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Title: Learner, customer or ambassador? : identity constructions of overseas students in the discourse of entrepreneurialism
Author: Kuo, Yu-Ching
ISNI:       0000 0004 2695 374X
Awarding Body: Institute of Education, University of London
Current Institution: University College London (University of London)
Date of Award: 2010
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In this thesis, I examine overseas students' identity construction in the context of entrepreneurial discourse in relation to the way that the UK government, UK higher education institutions, and university staff and overseas students interact with one another. Overseas students' identity is multifaceted. I am interested in how overseas students' learner and customer identities are constructed and reconstructed in the process of negotiating entrepreneurialism and its interrelated and competing discourses, such as such as OSs as learners, OSs as customers, OSs as change agents and OSs as ambassadors. My empirical research is carried out as qualitative research drawing on ethnographic approaches, and conducted in four UK universities. I interviewed more than 50 postgraduate overseas students and 22 university staff at different levels across universities. My analytical scope is influenced both by interactionism and poststructural concepts of discourses and ideas, emphasising the micro/macro links, rather than posing a dichotomy between micro/macro analytical levels. My central argument is that the ways in which university staff negotiate the notions of 'learner' and 'customer' influence overseas students' identity constructions. The hidden debates on overseas students' learner and customer identities were latently entwined with the construction of overseas students as victims, as problems and as beneficiaries of the marketisation of higher education. These hidden debates illuminate challenges which overseas students have to overcome, when they resist and negotiate their learner and customer identities. My research should counterbalance the one-sided and distorted perspective of overseas students, particularly made by the media, which portrays them as sources of income as well as sources of problems for the UK universities.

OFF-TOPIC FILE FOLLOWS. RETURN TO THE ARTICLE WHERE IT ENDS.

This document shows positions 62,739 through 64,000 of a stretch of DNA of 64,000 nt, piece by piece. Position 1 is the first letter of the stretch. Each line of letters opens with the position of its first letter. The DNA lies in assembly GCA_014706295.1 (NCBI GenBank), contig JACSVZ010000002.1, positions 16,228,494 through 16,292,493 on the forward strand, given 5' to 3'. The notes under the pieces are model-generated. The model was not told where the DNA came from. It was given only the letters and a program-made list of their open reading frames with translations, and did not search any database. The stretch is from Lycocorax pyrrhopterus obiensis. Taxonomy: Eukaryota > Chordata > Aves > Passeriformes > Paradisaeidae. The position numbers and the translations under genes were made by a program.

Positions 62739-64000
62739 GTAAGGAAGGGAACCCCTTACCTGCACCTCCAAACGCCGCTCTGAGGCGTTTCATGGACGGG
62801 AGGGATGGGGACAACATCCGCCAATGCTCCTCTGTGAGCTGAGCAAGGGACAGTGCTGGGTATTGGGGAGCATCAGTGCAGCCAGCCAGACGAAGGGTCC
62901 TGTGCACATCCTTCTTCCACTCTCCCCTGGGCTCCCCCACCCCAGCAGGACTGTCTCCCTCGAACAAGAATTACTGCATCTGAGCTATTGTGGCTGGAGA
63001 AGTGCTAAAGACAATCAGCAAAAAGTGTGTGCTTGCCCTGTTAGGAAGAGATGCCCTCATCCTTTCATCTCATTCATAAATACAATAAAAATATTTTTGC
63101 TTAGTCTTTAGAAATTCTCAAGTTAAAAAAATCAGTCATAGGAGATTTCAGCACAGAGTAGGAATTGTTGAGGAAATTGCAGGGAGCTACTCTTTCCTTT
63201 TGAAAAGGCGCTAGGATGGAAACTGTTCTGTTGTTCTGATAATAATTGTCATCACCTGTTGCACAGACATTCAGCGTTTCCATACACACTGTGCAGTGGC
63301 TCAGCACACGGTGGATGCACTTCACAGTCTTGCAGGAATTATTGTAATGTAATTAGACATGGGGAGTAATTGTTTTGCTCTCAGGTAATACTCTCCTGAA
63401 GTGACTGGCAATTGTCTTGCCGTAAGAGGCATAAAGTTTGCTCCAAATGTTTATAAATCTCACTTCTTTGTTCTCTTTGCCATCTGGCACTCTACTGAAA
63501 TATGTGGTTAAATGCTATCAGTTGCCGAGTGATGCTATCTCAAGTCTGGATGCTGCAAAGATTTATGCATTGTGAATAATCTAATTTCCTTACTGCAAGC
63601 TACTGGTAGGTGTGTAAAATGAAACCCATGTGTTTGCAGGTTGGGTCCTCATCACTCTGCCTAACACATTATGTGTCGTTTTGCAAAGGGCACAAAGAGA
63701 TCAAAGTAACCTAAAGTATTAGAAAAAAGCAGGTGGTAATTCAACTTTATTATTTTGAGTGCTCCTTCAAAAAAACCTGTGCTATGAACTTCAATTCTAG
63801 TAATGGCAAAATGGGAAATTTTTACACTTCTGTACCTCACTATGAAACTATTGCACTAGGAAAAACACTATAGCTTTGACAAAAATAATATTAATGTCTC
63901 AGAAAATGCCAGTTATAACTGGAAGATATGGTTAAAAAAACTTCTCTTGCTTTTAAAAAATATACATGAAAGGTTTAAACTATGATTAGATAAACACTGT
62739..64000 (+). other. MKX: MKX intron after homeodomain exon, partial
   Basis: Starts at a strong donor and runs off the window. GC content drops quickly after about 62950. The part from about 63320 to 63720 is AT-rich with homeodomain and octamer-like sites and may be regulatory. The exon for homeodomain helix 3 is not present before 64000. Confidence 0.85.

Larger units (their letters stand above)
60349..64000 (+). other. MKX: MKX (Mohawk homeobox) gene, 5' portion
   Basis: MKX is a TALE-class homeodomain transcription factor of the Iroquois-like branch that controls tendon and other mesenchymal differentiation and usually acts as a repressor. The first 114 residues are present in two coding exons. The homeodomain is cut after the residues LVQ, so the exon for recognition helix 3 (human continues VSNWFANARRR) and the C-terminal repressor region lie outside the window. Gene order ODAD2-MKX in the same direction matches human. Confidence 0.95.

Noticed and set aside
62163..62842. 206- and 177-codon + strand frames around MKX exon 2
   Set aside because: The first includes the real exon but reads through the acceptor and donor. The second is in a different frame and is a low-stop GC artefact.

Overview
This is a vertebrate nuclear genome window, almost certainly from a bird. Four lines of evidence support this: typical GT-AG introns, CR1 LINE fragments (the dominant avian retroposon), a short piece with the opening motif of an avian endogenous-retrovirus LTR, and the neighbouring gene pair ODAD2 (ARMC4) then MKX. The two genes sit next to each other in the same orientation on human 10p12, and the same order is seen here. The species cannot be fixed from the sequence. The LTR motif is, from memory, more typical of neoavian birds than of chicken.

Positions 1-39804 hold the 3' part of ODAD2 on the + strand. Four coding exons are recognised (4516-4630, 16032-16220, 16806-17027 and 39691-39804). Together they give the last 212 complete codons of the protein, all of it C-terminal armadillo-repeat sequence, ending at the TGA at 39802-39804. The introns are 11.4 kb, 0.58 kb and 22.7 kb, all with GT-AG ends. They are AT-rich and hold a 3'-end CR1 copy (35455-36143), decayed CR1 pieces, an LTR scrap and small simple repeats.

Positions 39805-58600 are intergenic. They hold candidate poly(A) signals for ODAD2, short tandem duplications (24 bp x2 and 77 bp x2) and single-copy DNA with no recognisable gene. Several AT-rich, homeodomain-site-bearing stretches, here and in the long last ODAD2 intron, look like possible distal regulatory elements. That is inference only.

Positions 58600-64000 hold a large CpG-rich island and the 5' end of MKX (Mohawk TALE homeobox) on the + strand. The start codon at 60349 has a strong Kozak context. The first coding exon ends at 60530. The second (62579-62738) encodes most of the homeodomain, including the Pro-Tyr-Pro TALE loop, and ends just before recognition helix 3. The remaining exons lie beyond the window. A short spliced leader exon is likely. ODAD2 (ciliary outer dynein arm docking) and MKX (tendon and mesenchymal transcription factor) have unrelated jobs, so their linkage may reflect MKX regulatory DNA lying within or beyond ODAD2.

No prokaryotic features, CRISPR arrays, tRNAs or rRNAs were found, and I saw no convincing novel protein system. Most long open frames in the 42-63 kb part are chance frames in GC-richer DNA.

Supervisor: Not available Sponsor: Not available
Qualification Name: Thesis (Ph.D.) Qualification Level: Doctoral
EThOS ID:  DOI: Not available